For most Eugeneans, “foraging” means a trip to Market of Choice or The Kiva. But the ability to forage for food in the wild, a throwback from our hunter-gatherer days, has a certain appeal and lets food-intrepid adventurers connect their nourishment to the outdoors.
Pat Patterson, currently a volunteer master gardener with Lane County’s Oregon State University Extension, has been foraging since her grandmother tasked her with gathering stinging nettle and other wild greens when she was young. Foraging is “very in,” Patterson says.
And though it’s trendy, responsible foraging means supplementing your diet with other foods and being careful not to overharvest.
Patterson moved to Oregon in 1961, and now, in her 70s, she passes on her knowledge of plants to students through the extension.
Foraging should be done responsibly, she says, cautioning that foragers must “know the plant.” If you misidentify a plant and end up with poison hemlock instead of wild carrot, you could poison yourself or others.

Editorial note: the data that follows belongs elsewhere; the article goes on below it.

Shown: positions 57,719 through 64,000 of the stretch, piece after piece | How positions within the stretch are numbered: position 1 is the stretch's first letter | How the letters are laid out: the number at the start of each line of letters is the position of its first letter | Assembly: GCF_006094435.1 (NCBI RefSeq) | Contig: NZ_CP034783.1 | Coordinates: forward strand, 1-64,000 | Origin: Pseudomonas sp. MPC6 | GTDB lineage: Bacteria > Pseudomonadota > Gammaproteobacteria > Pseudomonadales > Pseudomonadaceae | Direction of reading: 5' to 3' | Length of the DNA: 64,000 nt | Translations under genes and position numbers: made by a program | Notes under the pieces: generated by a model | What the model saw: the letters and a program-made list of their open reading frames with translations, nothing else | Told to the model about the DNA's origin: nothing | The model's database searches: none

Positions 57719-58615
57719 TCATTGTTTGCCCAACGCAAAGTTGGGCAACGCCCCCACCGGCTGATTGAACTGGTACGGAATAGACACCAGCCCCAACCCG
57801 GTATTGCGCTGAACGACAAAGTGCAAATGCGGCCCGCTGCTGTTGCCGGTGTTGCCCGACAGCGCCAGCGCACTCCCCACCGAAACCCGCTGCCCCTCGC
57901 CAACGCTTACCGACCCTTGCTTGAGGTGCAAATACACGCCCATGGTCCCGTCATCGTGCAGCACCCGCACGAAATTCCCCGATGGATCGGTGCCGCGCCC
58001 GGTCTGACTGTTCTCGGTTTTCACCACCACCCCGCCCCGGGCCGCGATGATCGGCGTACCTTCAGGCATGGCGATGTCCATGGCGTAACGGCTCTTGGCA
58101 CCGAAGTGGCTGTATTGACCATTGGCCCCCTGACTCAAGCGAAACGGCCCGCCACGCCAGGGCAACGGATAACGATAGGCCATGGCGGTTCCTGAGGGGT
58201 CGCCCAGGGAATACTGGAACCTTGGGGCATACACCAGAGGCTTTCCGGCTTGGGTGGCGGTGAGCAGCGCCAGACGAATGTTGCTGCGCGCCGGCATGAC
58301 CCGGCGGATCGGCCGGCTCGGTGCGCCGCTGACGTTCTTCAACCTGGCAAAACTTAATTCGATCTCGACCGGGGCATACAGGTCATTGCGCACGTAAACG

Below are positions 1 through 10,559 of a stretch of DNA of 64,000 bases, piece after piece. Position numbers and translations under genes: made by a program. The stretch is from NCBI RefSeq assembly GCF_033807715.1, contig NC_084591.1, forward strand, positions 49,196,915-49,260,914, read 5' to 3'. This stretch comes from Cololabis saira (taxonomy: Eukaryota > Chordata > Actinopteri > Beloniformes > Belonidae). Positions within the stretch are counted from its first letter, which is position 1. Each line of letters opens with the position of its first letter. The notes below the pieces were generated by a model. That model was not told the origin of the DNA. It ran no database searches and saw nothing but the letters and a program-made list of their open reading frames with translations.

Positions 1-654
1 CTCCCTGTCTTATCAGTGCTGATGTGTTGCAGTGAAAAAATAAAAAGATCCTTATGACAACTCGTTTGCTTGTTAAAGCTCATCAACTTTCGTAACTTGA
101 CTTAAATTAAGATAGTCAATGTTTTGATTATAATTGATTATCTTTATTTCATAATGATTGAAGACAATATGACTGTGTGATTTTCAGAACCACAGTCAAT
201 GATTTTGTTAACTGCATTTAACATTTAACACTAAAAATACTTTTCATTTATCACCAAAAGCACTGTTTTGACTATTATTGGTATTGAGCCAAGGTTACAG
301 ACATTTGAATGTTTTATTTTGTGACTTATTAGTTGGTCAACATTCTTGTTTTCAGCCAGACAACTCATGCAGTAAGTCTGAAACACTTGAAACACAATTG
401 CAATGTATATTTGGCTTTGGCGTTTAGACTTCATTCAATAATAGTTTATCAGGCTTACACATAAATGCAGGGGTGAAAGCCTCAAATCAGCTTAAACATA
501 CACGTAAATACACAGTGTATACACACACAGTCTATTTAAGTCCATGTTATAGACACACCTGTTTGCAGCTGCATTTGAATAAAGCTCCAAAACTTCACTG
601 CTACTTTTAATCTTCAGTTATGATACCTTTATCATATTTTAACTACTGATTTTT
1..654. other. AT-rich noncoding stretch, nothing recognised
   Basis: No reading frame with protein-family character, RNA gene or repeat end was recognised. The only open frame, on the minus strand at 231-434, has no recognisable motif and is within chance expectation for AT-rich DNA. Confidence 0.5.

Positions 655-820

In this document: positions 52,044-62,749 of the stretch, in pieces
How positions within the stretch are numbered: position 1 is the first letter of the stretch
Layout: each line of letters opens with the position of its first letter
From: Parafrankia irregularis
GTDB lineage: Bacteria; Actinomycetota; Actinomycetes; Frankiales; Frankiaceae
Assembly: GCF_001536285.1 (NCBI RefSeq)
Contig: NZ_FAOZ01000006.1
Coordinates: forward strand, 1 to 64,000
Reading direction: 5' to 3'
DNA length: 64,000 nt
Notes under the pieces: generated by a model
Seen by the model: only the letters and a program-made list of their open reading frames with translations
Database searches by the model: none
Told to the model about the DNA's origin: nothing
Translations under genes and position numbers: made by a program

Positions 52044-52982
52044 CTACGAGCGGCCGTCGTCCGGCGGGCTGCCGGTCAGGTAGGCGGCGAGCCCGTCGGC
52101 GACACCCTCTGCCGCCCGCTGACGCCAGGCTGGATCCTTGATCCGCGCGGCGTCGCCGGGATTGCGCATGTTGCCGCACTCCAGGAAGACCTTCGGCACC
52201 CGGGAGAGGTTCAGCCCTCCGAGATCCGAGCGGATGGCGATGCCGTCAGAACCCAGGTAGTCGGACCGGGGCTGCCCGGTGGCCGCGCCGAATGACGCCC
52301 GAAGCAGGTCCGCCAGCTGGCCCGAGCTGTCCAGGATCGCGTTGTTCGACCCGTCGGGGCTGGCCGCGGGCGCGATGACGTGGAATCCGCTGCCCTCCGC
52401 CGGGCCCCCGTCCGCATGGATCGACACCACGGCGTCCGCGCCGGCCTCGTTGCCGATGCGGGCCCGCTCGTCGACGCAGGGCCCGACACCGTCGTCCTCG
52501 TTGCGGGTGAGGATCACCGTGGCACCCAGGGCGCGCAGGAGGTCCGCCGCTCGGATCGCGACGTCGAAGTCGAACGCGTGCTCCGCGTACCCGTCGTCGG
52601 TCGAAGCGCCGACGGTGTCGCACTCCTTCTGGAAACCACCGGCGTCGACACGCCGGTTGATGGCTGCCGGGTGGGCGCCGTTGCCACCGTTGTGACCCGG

Hemlock is acutely poisonous to humans, and you don’t even have to eat it — the poison can be absorbed through the skin. Patterson steers clear of wild carrots altogether, she says.
Patterson also advises to “never take all” in an area where your plant grows, because this gives the plants a chance to reproduce and to “keep the food coming.”
Additionally, she warns, potential foragers must watch out for aerial pesticide spraying.
Local herbalist Howie Brounstein outlines a few tips for beginning foragers on his Columbines School of Botanical Studies website, including obtaining a harvesting permit for foraging on public lands. The Eugene District Bureau of Land Management (BLM) in Springfield issues permits for BLM land.
Foraging is useful for commercial endeavors, as well. Though the ingredients gathered are free, the plant stands do not belong to any one person, says Old Growth Ales co-founder Amanda Helser who, along with business partner Steve Braun, make alcoholic beverages containing healthy ingredients harvested in the Cascadia bioregion, such as stinging nettle, dandelions, elderberry and St. John’s wort.
Helser lists several ethical considerations when foraging for wild plants, echoing Patterson’s words about knowing what to pick before you pick it. Another tip is to leave the area where you are foraging in better condition than when you found it. This can be accomplished by picking up discarded plant material, filling in holes or even spreading seeds about.
Helser recommended reading Michael Moore’s Medicinal Plants of the Pacific West and Jim Pojar’s Plants of the Pacific Northwest to learn more about foraging for wild ingredients.